road of "general politics," may turn as to a par
terre, gay with flowers and adorned with refresh
ing fountains. , Not one word of politics shall
enter the columns of our exclusively agricul
tural Journal.
There are a few other papers of an Agricultural
type, published in the United States, but they
are too local in their nature and do not sufficient
ly discuss those "matters and things," which ap
pertain to our farming and planting interests
The Editor himself, has been a practical cultiva
tor of all the staples of the South, and he has the
promised co-operation of many of the most weal
thy and extensive Planters and Farmers of the
South. From them he will receive communica
tions of great value, detailing the "modus ope
randi" of their management;
The "Half Sheet" will be issued as soon as a
specified number of subscribers are obtained.
Postmasters and others to whom suubscription
lists are, and will be sent, will be allowed the
usual commissions upon collections.
The terms of the "Half Sheet" will be ONE
DOLLAR ALWAYS in advance.
'I be Editor at present resides in an adjacent
State, but will be in Raleigh about the first of
January proximo. OLIVER RICHARDS.
Sept. 1333.
Gins and Fanning Mills.
t K
A lie, that he continues to manufacture at his
shop in larborough. near the bridge,
Gins and Fanning Mills,
Of the latest and most approved construction,
lie will make his work, as heretofore, in the
best manner and as expeditiously as possible
Persons will please apply to Mr. Benj. M.
Jackson, in my absence.
Tarboro', Nov. 2S, 1S31. 15
It ANA WAY from the Subscriber, on
Monday night last, my boy CRAW
FORD about IS years of age, 5
feet 3 or 4 inches high, swarthy com
plexion nearly white, broad face and
down look, no beard, straight hair not very
black, very full breast took with him a sdit of
new white cotton clothes, and black fur hat.
This boy can read and will probably attempt to
pass as a free man. A reward of Ten Dollars
will be given, if taken with in this county, to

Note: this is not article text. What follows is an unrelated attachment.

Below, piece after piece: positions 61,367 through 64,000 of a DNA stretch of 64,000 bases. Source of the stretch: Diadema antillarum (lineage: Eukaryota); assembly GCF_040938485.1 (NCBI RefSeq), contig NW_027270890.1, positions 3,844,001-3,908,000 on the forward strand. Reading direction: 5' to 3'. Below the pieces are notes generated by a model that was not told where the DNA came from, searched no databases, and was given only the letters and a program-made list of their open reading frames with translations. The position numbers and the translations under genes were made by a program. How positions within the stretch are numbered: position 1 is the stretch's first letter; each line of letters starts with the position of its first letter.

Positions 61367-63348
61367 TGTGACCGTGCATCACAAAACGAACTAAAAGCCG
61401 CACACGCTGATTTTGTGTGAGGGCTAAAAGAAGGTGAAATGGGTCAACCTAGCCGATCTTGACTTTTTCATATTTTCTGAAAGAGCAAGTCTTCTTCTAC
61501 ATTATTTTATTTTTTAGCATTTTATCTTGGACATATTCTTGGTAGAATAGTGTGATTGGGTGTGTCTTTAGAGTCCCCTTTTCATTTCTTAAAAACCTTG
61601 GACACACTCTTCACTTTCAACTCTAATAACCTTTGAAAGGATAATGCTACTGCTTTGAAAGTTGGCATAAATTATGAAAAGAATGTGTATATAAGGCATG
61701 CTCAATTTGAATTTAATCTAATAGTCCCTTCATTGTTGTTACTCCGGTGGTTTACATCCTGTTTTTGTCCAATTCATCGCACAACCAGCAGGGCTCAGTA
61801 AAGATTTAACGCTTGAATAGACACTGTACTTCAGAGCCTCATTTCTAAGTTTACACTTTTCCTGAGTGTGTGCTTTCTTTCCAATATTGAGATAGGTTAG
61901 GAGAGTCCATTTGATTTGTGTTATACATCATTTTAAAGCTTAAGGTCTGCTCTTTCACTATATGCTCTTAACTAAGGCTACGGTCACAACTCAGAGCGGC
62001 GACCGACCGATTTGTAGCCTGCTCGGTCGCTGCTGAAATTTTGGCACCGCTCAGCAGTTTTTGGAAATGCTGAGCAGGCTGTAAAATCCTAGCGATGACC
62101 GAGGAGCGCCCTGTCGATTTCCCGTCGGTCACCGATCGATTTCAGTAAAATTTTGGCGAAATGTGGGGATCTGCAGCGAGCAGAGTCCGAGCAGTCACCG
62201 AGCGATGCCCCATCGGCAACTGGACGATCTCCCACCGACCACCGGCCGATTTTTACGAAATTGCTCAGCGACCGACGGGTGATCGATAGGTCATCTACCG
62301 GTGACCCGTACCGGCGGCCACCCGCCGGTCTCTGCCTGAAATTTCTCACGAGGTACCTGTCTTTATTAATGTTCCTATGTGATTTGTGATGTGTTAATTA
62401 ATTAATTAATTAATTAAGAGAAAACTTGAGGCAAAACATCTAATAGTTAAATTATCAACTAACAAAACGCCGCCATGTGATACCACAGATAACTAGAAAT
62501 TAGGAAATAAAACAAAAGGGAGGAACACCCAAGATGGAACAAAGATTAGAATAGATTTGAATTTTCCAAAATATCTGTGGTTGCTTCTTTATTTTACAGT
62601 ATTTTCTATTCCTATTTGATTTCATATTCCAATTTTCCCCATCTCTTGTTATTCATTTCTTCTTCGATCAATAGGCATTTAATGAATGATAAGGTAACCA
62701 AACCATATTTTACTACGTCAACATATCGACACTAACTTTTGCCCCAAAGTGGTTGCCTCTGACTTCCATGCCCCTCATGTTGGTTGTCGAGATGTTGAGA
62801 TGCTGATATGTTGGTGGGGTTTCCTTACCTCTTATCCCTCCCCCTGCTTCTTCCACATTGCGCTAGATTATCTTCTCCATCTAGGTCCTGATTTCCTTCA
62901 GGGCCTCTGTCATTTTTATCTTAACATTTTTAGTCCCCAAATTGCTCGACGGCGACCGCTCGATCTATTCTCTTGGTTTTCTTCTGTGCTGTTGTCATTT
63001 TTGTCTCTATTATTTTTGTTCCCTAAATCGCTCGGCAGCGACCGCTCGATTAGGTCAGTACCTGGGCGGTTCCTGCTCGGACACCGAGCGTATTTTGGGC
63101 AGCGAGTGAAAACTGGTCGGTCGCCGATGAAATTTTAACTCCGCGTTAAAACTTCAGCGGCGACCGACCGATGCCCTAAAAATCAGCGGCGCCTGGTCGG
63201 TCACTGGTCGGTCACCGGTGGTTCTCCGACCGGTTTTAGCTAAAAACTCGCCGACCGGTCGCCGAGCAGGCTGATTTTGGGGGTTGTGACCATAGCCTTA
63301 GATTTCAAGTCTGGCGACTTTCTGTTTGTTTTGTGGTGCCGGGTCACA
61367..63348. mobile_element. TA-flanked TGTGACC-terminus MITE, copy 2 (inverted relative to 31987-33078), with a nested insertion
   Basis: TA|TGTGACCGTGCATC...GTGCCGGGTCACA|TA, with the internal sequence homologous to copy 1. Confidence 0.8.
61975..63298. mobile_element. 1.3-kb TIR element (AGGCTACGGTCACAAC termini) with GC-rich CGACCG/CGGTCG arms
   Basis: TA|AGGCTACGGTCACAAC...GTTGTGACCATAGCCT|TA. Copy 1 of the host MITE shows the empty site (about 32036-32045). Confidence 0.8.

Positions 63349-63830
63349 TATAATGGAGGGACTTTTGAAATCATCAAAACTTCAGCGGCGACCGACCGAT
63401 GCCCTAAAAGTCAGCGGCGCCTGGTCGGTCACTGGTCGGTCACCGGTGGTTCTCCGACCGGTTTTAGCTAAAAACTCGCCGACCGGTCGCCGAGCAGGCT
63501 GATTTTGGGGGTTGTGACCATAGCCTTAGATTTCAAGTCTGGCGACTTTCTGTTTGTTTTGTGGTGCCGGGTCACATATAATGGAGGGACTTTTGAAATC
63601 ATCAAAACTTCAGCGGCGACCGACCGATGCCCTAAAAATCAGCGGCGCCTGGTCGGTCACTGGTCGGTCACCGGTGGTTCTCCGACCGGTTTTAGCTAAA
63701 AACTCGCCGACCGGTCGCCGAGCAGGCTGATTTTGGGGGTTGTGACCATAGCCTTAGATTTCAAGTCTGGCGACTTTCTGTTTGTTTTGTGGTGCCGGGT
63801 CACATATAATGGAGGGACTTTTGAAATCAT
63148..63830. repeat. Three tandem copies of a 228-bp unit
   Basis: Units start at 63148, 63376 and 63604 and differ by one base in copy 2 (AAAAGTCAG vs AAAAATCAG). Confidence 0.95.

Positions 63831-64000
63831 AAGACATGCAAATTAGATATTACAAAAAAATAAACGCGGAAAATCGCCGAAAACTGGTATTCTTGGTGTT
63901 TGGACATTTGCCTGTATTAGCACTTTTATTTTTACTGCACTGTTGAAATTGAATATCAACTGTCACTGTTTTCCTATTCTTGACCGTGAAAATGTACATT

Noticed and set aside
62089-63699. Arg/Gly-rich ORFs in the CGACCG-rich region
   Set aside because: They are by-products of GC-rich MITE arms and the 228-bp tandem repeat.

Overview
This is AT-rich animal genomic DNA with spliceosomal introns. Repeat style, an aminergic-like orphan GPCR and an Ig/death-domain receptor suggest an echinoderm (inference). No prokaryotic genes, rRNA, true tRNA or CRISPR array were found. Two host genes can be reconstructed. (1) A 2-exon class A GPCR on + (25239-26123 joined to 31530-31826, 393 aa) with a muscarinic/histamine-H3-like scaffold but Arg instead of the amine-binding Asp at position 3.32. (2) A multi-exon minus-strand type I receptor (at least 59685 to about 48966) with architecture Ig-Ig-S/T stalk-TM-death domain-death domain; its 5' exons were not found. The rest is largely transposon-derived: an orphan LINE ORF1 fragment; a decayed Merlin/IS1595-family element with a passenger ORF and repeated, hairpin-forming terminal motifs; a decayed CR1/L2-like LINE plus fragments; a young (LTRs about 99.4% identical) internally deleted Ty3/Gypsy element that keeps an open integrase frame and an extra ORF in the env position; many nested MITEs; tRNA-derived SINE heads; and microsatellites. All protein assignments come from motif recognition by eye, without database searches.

any person who will deliver said boy to the
Subscriber, residing eight and a half miles from
Tarborough, on the lialeigh road, near Cokey
bridge; or, if taken out of the county, Twenty
Dollars will be given for his delivery to me.
or if secured in any jail so that I get him again.
All persons are hereby harboring, employing, or
carrying off said boy, under penalty of the law.
May 29, 1S32. 41
TN order that I may pay my creditors, as xvell
as to receive pay from my debtors, I will now
give lair notice that all persons indebted to me
either by note or account, will please to make
settlement by the 1st of January next. Baled
or seeded Cotton will be taken in payment at the
cash prices Until that time, after which nothing
will be received but cash, and it must come a"
soon as a legal process will bring it. And I
hope those wfco will not avail themselves of this
notice, will not attach any blame to me for the
consequences, as a hint to the wise is enough.
Tarboro', 29th Oct. 1S32.
Booksellers, Stationers
And Blank Book Manufacturers,
May 1, 1S32. 30
Commission Merchants,
tl KSPKCTFULLY offer their services to their
friends and the public generally, and hope
by strict attention to business to merit a share
of patronage. Mayl,lS32.
William 11. Redivood,
1 GAIN tenders his services to the citizens of
X North Carolina, as an AGEiNT for the dis
posal of such of their Produce as they may be
disposed to send to the
Norfolk Market,
And for the purchase of any commodities which
this market affords.
After several vcars experience as a Coin-mis
sion Merchant, (during which time he has had
considerable intercourse with the citizens ot
North Carolina, and has reason to believe he has
given general satisfaction,) he flatters himself he
is well prepared, to do entire justice, to the inte
rest of those who may confide their produce to